Patent Law - Claim Interpretation
Written by Corinne Day on 03 October 2007« Return to Reading Room
What happens if a third party who has allegedly infringed your patent has not produced something which falls exactly into your claim? If you are too precise in your claims, it is possible that third parties acting in bad faith can exploit that. If you are too vague or flexible, this makes it uncertain for third parties, which can halt production of new inventions for fear that they may infringe your patent.
Within Europe, there have traditionally been two juxtaposing methods of dealing with claim interpretation. The UK took a strict literal approach when interpreting claim forms; whereas Germany took a purposive approach. The Protocol on the interpretation of Article 69 of the European Patent Convention aimed to take neither a strict literal approach, nor a broad purposive approach to interpretation, but aimed for a balance between the two. Section 125 of the Patent Act 1977 states that the Protocol to Article 69 must be applied in the difficult task of interpreting claims.
A major problem is when an inventor produces a variant of a previous invention, which does not
precisely fit into the claim of the prior invention. Has there been infringement?
In the case of Catnic, the claimant produced a steel lintel, the rear member of which was vertical. The defendant then produced his own lintel, the rear member of which declined between 6-8 degrees. The defendant’s lintel was near enough exactly the same as the claimant’s lintel, apart from this variant. On a strict literal interpretation the defendant could have escaped liability. Lord Diplock expressly rejected taking a strict literal approach, and instead favoured a purposive approach. The question to ask should always be ‘what would the person skilled in the art interpret the claim to mean?’ Claims could all look the same to people such as you and me (unless of course, you are a person skilled in the art!).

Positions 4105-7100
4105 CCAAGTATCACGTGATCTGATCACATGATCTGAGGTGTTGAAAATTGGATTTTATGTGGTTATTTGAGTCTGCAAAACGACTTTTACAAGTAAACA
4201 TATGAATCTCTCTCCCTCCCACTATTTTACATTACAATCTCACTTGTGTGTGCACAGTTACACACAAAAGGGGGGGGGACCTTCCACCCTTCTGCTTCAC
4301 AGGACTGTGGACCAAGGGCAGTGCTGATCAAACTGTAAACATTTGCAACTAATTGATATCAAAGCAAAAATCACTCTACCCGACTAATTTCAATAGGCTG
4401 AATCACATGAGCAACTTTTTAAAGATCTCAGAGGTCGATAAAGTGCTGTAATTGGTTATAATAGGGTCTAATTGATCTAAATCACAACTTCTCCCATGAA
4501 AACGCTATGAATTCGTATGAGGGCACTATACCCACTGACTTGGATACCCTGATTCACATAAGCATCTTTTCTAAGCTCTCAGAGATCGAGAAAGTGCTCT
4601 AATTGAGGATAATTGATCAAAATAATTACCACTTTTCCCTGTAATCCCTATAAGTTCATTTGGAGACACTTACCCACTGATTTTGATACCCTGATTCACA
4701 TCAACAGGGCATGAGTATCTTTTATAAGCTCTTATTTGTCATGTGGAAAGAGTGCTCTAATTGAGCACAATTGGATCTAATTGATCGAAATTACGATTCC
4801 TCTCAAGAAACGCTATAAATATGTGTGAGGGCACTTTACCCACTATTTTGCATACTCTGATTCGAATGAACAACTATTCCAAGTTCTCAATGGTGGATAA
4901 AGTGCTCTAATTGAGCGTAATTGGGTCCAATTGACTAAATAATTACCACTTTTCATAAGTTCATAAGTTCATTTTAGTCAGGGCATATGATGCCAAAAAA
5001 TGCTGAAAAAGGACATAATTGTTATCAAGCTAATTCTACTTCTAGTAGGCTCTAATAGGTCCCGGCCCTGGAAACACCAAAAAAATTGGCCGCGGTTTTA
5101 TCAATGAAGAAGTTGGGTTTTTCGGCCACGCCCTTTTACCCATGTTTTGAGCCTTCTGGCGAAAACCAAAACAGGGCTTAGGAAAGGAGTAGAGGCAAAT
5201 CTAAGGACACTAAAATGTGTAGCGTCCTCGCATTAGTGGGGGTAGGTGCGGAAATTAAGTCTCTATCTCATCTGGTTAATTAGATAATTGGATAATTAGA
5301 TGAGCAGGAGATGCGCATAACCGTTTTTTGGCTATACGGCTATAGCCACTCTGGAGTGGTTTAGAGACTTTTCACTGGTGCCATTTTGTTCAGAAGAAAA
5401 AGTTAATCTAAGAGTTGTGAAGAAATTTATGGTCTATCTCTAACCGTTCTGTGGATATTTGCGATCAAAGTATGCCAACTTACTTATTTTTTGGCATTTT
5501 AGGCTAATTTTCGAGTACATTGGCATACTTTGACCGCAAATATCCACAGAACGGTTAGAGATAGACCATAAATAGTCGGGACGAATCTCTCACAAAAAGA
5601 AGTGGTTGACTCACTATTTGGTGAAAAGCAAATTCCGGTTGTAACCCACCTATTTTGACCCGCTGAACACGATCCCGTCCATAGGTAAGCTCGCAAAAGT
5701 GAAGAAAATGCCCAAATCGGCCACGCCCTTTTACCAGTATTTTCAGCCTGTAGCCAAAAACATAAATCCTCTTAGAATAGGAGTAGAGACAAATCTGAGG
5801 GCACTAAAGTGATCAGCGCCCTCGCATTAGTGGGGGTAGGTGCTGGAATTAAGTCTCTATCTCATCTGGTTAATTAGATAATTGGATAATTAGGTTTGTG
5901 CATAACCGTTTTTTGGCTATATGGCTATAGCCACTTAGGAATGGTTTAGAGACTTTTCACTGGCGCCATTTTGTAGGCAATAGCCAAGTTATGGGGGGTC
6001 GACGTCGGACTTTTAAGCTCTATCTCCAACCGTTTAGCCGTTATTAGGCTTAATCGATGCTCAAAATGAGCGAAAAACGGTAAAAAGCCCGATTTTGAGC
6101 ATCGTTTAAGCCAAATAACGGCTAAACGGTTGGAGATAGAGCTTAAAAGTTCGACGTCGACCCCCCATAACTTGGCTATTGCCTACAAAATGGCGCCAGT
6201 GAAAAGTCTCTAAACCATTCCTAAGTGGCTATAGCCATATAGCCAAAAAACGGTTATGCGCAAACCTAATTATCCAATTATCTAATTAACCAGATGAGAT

The Improver litigation reinforced the use of a purposive approach. Here, the ‘Epilady’ device was allegedly copied by the ‘Smooth & Silky’ device. Both were a method of removing hair by ripping it out from the roots, but the ‘Epilady’ operated on a helical spring, whereas the 'Smooth & Silky’ used a rubber rod device. Infringement was thus found. The recent case of Kirin-Amgen also confirmed the purposive approach.
Indeed, an important aspect of claim interpretation is that if claims are interpreted too broadly, trade can be restricted and this can result in an unfair advantage to one company. It is important that a balance is struck, so that claims are not too wide as to disadvantage potential defendants’ and thus make it unclear what the market is, but must not be too narrow so that claimant’s inventions may be infringed by defendants’ not acting in good faith.
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